[This was my weekly column for GlobalNews.ca this week. – AC]
When The Beatles issued Abbey Road on Sept. 26, 1969, the hi-fi revolution had yet to take hold. Most people would have heard it on cheap portable record players with plastic tonearms or through hulking console stereos that masqueraded as furniture.
his meant that even though the album was recorded using the very best technology of the day — it’s the first Beatles album to use both eight-track multi-track recorders and a solid-state mixing console — George Martin and his crew had to be very respectful of the limitations of the playback equipment of the day. No one wanted the needles jumping out of the groove during passages of deep bass, nor was there any point worrying about capturing all the high frequencies.
Abbey Road has been reissued numerous times since then (most notably with 40th-anniversary remaster in 2009), each utilizing the latest tech to enhance and clean up what was committed to tape between February and August 1969.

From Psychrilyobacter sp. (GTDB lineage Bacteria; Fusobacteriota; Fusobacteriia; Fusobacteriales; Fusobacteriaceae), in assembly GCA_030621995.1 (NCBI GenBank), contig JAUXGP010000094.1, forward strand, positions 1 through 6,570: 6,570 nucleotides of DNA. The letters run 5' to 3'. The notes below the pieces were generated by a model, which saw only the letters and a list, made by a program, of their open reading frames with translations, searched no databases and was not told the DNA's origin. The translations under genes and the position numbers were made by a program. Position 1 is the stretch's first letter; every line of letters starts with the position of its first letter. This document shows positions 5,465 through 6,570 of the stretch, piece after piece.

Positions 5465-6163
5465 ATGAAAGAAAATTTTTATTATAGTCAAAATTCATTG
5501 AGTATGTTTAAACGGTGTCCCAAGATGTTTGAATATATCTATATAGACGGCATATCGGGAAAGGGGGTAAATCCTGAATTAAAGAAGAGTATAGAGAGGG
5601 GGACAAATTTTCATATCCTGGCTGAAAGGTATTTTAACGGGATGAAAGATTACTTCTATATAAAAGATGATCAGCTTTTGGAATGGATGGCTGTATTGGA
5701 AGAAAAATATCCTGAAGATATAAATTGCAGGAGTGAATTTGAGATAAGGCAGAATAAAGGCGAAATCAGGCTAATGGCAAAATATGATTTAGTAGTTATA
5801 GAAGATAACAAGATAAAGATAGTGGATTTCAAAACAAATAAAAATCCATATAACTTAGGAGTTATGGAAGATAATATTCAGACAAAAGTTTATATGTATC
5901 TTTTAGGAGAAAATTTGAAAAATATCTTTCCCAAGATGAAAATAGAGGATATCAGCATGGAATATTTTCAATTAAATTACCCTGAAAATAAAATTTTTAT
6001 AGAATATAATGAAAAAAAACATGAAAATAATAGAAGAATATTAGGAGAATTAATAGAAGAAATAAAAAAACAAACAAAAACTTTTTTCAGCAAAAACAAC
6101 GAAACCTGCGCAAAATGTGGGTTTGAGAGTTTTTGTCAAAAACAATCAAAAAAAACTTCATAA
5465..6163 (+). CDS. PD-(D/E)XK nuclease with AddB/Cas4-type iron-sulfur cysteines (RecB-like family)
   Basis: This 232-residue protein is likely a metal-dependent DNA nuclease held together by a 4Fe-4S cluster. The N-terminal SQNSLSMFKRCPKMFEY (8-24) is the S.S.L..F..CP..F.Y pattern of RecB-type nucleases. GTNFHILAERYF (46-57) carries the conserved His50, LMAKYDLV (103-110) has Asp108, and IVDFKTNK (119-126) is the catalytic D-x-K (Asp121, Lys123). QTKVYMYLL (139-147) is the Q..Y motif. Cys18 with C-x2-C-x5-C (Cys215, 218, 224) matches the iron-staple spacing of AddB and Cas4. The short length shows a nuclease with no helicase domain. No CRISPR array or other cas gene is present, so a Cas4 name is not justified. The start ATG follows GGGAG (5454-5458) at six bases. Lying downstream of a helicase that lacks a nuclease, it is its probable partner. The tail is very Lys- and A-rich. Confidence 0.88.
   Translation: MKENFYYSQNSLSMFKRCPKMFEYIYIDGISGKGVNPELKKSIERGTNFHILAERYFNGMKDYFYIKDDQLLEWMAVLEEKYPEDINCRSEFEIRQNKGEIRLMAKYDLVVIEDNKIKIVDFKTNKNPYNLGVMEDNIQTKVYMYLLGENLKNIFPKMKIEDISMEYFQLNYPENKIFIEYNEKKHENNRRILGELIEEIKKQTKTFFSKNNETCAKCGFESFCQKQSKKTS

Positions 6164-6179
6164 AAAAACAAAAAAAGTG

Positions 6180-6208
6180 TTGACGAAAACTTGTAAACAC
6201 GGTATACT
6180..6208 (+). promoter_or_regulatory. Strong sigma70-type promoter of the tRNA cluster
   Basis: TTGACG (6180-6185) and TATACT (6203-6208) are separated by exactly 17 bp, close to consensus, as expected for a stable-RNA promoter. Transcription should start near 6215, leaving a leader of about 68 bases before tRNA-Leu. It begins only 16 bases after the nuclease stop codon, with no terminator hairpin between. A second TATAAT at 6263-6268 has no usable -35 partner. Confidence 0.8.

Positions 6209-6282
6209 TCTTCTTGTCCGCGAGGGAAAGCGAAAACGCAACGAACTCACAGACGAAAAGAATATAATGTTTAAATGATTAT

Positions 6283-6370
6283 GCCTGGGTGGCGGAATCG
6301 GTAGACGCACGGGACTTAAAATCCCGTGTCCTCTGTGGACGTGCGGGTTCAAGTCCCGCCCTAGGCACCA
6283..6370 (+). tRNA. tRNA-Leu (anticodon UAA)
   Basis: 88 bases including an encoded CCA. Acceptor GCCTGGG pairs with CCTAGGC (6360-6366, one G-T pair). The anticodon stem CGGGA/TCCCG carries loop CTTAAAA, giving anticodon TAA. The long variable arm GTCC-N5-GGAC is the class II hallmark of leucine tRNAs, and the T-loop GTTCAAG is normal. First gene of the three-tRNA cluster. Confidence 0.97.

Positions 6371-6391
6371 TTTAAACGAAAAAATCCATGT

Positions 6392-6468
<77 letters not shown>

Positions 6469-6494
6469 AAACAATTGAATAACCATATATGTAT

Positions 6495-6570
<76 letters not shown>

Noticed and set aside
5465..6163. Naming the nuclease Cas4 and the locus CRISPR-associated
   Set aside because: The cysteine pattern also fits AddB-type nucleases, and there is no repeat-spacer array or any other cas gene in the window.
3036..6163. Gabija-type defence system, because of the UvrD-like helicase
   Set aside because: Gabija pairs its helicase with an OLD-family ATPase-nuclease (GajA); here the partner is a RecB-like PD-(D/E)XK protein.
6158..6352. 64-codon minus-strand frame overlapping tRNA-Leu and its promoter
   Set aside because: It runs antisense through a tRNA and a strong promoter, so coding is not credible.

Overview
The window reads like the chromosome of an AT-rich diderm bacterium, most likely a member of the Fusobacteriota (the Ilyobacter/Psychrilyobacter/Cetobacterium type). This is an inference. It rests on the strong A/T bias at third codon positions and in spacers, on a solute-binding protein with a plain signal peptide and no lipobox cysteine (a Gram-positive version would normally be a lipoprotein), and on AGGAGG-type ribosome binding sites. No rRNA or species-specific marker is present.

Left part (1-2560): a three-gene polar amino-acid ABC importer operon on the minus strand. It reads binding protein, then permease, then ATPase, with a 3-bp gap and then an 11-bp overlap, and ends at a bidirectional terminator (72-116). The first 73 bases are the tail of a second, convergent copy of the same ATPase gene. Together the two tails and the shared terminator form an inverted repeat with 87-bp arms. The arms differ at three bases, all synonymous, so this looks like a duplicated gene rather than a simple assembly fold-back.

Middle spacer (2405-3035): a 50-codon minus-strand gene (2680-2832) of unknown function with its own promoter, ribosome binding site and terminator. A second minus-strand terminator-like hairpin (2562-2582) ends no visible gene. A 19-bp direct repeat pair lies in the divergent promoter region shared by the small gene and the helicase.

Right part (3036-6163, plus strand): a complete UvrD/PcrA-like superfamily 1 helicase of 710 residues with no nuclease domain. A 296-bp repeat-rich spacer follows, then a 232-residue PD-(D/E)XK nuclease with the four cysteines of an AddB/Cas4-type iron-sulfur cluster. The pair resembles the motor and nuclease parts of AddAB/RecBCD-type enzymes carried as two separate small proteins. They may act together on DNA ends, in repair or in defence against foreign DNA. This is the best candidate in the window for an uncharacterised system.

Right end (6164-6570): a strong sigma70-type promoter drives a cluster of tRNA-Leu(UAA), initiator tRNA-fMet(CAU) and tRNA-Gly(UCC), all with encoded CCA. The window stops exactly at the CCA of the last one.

For the album’s 50th-anniversary, Giles Martin, son of George, was entrusted with giving Abbey Road a top-to-bottom inside-out refurbishment using the original source materials. This newest version — surely the clearest, best-sounding version ever — was revealed with a special listening session in Studio 2, the room inside Abbey Road where the Beatles made most of their magic.
Stepping into Studio 2 is like going back in time to 1969. Nothing has changed (“Even the paint job, sadly,” remarked Giles). If you’ve seen pictures of The Beatles at work back in the day, rest assured that everything has been preserved at it was. The only thing that has been updated is the staircase up to the master control room on the mezzanine level.